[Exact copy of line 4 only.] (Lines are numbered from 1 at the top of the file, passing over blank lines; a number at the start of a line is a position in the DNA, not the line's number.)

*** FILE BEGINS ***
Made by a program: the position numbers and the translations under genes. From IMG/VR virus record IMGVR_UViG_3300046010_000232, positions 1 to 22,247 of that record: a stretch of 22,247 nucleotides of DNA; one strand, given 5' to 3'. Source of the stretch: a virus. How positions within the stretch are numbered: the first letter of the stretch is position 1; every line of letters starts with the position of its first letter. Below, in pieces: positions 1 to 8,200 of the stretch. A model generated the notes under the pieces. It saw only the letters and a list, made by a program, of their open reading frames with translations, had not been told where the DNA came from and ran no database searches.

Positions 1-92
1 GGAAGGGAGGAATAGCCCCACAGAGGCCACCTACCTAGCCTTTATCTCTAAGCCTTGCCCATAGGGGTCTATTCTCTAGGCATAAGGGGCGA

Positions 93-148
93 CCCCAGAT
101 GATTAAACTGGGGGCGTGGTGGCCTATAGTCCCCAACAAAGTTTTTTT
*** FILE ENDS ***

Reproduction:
Positions 93-148